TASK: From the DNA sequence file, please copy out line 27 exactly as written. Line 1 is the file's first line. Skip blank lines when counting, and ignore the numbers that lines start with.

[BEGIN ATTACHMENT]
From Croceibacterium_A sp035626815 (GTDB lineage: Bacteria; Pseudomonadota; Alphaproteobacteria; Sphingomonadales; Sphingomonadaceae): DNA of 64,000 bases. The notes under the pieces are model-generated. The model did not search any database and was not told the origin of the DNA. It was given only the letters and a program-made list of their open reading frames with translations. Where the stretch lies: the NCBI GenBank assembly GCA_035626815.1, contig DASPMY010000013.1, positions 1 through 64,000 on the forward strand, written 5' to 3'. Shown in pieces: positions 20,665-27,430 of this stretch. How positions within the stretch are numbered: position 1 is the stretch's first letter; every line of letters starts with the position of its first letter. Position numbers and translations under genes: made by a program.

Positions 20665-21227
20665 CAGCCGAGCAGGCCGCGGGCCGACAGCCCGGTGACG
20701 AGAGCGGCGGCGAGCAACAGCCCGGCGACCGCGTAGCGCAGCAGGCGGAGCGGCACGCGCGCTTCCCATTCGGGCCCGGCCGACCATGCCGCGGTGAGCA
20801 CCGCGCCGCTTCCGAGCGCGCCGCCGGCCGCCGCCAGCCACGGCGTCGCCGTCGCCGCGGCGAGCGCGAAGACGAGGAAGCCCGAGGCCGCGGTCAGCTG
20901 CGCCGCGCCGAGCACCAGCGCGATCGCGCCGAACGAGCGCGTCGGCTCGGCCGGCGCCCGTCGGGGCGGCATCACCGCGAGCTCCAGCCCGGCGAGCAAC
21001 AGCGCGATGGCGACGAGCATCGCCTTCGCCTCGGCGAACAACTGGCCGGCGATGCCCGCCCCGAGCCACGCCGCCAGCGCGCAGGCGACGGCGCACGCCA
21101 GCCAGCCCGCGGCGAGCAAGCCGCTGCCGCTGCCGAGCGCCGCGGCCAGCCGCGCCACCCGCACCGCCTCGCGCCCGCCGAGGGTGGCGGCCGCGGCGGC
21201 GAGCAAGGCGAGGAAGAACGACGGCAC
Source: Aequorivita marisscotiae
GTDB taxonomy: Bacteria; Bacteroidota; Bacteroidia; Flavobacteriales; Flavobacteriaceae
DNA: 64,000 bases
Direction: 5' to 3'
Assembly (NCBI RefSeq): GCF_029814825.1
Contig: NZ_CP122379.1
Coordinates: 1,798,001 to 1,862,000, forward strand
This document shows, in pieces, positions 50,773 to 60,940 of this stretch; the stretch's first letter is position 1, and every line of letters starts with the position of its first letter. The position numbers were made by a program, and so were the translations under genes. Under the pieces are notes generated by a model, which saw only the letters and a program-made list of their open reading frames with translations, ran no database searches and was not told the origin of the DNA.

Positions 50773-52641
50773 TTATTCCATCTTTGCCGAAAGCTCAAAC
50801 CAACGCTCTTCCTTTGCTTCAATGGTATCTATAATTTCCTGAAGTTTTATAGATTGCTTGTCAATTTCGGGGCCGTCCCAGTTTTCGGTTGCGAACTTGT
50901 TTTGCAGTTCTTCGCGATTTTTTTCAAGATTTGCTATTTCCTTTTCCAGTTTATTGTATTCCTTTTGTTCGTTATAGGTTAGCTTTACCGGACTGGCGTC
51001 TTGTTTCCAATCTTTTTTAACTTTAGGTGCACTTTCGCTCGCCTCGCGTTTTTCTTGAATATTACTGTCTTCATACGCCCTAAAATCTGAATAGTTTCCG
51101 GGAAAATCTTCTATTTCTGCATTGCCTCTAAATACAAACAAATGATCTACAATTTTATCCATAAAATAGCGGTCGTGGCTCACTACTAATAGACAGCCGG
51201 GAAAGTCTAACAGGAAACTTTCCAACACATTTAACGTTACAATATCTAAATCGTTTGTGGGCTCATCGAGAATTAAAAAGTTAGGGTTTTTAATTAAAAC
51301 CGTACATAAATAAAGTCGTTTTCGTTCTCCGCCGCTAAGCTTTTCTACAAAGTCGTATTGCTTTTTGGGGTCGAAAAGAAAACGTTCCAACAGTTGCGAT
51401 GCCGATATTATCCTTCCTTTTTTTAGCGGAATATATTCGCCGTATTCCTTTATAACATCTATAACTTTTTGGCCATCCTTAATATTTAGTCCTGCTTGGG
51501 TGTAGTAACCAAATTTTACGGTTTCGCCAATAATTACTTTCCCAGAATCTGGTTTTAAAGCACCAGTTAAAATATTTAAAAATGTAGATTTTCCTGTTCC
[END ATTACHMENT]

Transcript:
51501 TGTAGTAACCAAATTTTACGGTTTCGCCAATAATTACTTTCCCAGAATCTGGTTTTAAAGCACCAGTTAAAATATTTAAAAATGTAGATTTTCCTGTTCC